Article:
China Power | Society | East Asia

Is Taiwan Inching Away From Its Zero-COVID Policy?

Cases are climbing again, but the vast majority of infections are mild and neither the government nor the population seems overly concerned.

Is Taiwan Inching Away From Its Zero-COVID Policy?

Taiwanese, wearing face masks and rain ponchos, attend Opening Day of the 2022 Chinese Professional Baseball League season.

Credit: Office of the President, ROC (Taiwan)

Taiwan has managed to remain free of COVID-19 for most of the pandemic to date. The country has experienced only one major outbreak of COVID-19, which began in May 2021, peaked at over 500 cases a day in June 2021, and resulted in over 800 deaths.

The outbreak of summer 2021 began after a year in which Taiwan was mostly COVID-free, some scares notwithstanding, due to quick action by authorities to close borders with China. A 14-day quarantine was mandated for new arrivals and a QR code system was set up, with individuals required to scan a QR code at stores, restaurants, and other establishments to assist in contact tracing.

The outbreak was contained by later that summer. August 25, 2021 saw the first day with zero reported COVID-19 cases.

The Taiwanese government’s approach to fighting COVID-19 was a zero-COVID approach that emphasized testing, tracking, and isolating. The Tsai administration’s handling of the pandemic allowed Taiwan to avoid any lockdowns, even during the peak of COVID-19 cases, with only “soft lockdown” measures and individuals still allowed to go outside freely, so long as they wore medical masks.

The containment of COVID-19 in 2021 was less dependent on vaccines, seeing as Taiwan initially struggled with vaccine shortages before donations from allies such as the United States and Japan. Taiwan also saw low rates of vaccination, due to domestic fears about the safety of COVID-19 vaccines, as well as because members of the public did not see vaccination as necessary, in light of Taiwan’s success in mostly avoiding COVID-19.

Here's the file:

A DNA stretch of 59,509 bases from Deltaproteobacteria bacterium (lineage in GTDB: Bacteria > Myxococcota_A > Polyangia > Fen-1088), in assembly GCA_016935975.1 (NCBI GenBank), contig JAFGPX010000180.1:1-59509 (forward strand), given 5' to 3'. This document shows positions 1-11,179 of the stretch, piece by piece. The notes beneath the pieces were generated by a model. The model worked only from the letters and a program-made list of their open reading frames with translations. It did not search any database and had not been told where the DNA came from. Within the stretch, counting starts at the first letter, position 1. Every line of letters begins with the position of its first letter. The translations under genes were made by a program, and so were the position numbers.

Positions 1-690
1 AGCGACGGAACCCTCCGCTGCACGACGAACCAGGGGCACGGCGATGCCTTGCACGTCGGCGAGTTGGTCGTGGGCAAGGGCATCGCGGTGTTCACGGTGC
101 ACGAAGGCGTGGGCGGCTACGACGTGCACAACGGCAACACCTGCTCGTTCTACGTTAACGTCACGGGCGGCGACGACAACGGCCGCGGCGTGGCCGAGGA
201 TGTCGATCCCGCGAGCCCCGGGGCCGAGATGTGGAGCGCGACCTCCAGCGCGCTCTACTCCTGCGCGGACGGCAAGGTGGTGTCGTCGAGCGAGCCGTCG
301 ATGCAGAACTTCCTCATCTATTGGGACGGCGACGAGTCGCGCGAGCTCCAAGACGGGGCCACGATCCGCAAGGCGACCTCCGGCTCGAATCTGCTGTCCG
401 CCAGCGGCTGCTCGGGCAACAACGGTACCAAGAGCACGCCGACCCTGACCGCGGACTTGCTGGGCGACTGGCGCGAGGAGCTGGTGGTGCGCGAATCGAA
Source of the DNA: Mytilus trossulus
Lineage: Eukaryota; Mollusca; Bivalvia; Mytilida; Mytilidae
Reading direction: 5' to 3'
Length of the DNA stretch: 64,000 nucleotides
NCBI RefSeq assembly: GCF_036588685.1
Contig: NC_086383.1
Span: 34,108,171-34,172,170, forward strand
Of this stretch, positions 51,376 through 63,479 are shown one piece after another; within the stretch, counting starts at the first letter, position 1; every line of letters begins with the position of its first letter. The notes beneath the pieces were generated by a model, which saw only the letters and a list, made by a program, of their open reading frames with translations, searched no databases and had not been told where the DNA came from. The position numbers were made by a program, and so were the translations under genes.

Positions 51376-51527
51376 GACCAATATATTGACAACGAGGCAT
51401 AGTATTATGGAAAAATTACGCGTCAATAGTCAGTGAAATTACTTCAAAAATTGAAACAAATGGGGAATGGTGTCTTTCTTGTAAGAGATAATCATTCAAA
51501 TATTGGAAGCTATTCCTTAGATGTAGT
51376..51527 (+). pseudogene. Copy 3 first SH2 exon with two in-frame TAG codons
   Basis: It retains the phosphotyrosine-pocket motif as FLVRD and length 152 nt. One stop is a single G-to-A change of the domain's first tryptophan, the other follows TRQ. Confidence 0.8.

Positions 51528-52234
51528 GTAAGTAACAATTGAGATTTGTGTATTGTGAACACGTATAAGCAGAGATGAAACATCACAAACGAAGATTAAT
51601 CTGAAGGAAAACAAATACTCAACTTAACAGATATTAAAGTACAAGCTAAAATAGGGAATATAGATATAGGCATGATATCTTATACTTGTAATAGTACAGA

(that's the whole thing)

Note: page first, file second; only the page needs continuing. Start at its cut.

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However, the Tsai administration currently faces the challenge of how to gradually loosen restrictions so as to reintegrate Taiwan into the world economy at a time in which other nations are opening up. China and Hong Kong are currently seeing outbreaks that gesture toward possible negative outcomes for Taiwan if it attempts to maintain its zero-COVID approach indefinitely.

Apart from lockdowns in Shanghai and other major Chinese metropolitan centers, this has been dramatically observed in Hong Kong, which has seen thousands, even tens of thousands, of daily cases and the world’s highest death rate by proportion of the population from COVID-19. This has been noted in Taiwan, given the large number of Taiwanese among those affected by the lockdown in Shanghai, and in light of Taiwan’s strong historic links with Hong Kong.

Now Taiwan is seeing its own case counts climb. For the four days of the Tomb Sweeping Festival – an occasion for families to travel and clean ancestral tombs – Taiwan has reported more than 100 COVID-19 cases a day. On April 5, 216 cases were reported. This was a dramatic uptick from a week prior on March 29, when 33 cases were reported, and even that was the highest number of cases since June 2021.

There was a brief scare in January when COVID-19 clusters developed among migrant workers working at electronics companies in the Farglory Free Trade Zone. However, this peaked at 82 domestic cases reported on January 22. The present cases clearly far surpass the January clusters in scope.

Many cases have unknown sources of infection. It is thought that this could be due to the high number of imported cases at present, or this could be a result of the shortened quarantine period for new arrivals in Taiwan. New arrivals now spend 10 days in quarantine, (down from 14 days ) with negative tests required for release from quarantine followed by a self-health management period.

Although the Tsai administration has publicly maintained that it still adheres to a zero-COVID approach, it did not discourage the public from traveling over the Tomb Sweeping Festival, even as the emergence of cases in the run-up to the holiday raised the odds for a major outbreak. The Central Epidemic Command Center (CECC) , which coordinates Taiwan’s COVID-19 response, called for the public to be cautious and to maintain mask-wearing, QR contact tracing, and frequent handwashing, but otherwise stated that the public could go about their planned activities. Notably, the CECC did not seek to reduce traffic on highways and railways, as it did in the past during holidays.

The CECC also stated that it expects cases to increase and that it will be 10 days out from the Tomb Sweeping Festival before it is clear whether there will be an explosion of cases afterward.

In its messaging, the CECC has stressed that of the 1,709 domestic COVID-19 cases reported from January 1 to April 3, only four had medium-to-heavy symptoms, with most cases instead reporting light symptoms or being asymptomatic.